April 2022

Cyted to pilot Cytosponge in the community to support NHS reset and recovery of endoscopy services

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Project CYTOPRIME will divert patients living with reflux and Barrett’s Esophagus from endoscopy waiting lists

The North-West has the longest waitlist for endoscopy in England, with more than 50% of patients waiting over six weeks for a potentially life-saving diagnostic test

Cyted has today announced it has received £0.5 million funding from the Small Business Research Initiative (SBRI) Healthcare to pilot the Cytosponge test in the community care setting across the North-West of England.

Cyted will work in partnership with the Innovation Agency North West Coast Academic Health Science Network, the Lancashire & South Cumbria Cancer Alliance, the Cheshire & Merseyside and Lancashire & South Cumbria NHS Integrated Care Systems, Unity Insights and Medtronic.

Project CYTOPRIME will transform local care pathways across Cheshire & Merseyside and Lancashire & South Cumbria. Healthcare professionals will receive training to deliver the Cytosponge test and establish their own clinics in GP centres and community diagnostic centres.

Through Project CYTOPRIME, we will offer the Cytosponge test to patients on endoscopy waiting lists living with reflux (heartburn) symptoms and Barrett’s Oesophagus. The Cytosponge positively identifies approximately 15% of these patients to have signs of early oesophageal cancer1, who can then be prioritised for endoscopy and treatment.

Implementing innovative ways to triage endoscopy waiting lists is more important than ever, with the pressures felt across the country. These pressures are particularly felt in the North-West, where we have one of the longest waitlists for endoscopy at 13,738 patients and over 50% waiting more than six weeks for a potentially life-saving diagnosis.2

By delivering the Cytosponge test in a community setting, Project CYTOPRIME will relieve pressure on secondary care teams and support recovery of endoscopy services. Offering the Cytosponge test in the community also seeks to create health equity by overcoming barriers and reducing geographic and socio-economic inequality in access to diagnostic services.

By transforming local care pathways, Project CYTOPRIME will build a blueprint to help the NHS identify those “missing patients” who have not yet presented to their GPs or been diagnosed with oesophageal cancer. Expanding access to the Cytosponge test will save lives by shortening waiting times between referral and diagnosis, catching oesophageal cancer at an earlier stage where treatments are more likely to be effective.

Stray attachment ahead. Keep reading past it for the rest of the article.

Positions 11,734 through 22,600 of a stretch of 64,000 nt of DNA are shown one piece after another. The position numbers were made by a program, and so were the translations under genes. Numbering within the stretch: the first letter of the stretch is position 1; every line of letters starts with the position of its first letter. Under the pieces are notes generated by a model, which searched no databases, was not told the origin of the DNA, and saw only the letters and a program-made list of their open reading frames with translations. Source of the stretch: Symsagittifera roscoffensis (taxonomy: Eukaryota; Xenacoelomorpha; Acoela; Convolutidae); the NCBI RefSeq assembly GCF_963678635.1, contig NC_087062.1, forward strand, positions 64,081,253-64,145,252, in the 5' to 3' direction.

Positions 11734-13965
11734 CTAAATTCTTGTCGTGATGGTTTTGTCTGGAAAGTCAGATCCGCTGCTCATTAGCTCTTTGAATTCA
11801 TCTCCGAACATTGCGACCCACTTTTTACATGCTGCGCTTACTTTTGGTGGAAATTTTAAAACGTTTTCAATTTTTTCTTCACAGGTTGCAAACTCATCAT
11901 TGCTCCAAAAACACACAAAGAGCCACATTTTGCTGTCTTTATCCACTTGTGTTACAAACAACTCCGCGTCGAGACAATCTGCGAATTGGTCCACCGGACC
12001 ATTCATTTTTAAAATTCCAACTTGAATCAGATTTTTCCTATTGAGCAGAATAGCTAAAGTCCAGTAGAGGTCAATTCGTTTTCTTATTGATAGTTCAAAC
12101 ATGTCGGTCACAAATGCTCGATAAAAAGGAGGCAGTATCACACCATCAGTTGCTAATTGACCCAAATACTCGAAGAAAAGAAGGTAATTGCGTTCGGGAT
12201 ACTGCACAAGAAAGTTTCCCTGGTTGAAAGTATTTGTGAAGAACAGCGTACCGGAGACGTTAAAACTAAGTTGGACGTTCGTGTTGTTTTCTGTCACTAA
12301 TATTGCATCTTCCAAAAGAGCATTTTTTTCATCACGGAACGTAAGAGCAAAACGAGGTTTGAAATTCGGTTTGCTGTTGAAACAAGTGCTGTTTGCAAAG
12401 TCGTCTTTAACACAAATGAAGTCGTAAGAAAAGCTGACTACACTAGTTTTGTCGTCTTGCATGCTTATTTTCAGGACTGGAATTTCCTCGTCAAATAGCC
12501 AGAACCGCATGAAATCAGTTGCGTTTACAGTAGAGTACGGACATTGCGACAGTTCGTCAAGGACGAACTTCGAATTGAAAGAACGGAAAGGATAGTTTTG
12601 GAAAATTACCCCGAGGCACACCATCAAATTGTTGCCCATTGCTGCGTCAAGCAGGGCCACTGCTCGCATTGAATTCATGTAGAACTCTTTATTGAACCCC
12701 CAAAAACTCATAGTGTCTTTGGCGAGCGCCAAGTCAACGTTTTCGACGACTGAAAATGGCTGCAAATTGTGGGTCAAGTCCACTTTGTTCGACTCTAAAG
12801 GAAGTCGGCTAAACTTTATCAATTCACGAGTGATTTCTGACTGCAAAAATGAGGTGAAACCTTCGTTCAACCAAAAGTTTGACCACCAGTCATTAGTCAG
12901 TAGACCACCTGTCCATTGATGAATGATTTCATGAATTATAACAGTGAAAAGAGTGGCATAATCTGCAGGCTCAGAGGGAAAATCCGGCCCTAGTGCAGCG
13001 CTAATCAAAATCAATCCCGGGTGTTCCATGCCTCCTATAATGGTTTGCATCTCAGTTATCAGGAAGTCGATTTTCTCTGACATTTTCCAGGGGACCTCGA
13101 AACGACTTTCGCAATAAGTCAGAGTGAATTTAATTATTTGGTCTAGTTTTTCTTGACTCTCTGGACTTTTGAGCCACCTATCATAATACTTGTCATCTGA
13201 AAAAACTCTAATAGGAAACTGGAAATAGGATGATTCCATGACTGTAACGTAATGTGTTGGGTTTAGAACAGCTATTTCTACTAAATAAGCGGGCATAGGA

Throughout Project CYTOPRIME, Cyted will evaluate the impact of offering the Cytosponge test in the community for the healthcare system. If successful, this service model for the Cytosponge test could be considered and adopted by other regions across the UK.

The award is one of nine innovations to receive £4 million through a nationwide funding call by SBRI Healthcare, in collaboration with NHS England and NHS Improvement, the AHSN Network and NHS Accelerated Access Collaborative.

Marcel Gehrung, CEO and Co-Founder at Cyted, comments: “We are delighted to be expanding the use of the Cytosponge test to community settings in the North-West of England with support from the SBRI.

This will support the recovery of endoscopy waiting times in one of the regions under most demand across the country, helping patients access potentially life-saving cancer treatment sooner and relieving some stress and concern during a difficult time. We look forward to working with our NHS partners to broaden the reach and impact of the initiative in the coming months.”

Dr Jodie Moffat, Head of Strategic Evidence and Early Diagnosis Programme Lead, at Cancer Research UK, comments:"After decades of research by Cancer Research UK-funded scientists, we are excited to see the different ways Cytosponge is being explored in practice, including this latest project in the ​North-West. A quick, efficient, and minimally invasive diagnostic test like the Cytosponge could mean that some patients don’t need an endoscopy, which could save people from a long and anxious wait and also free up capacity for others."

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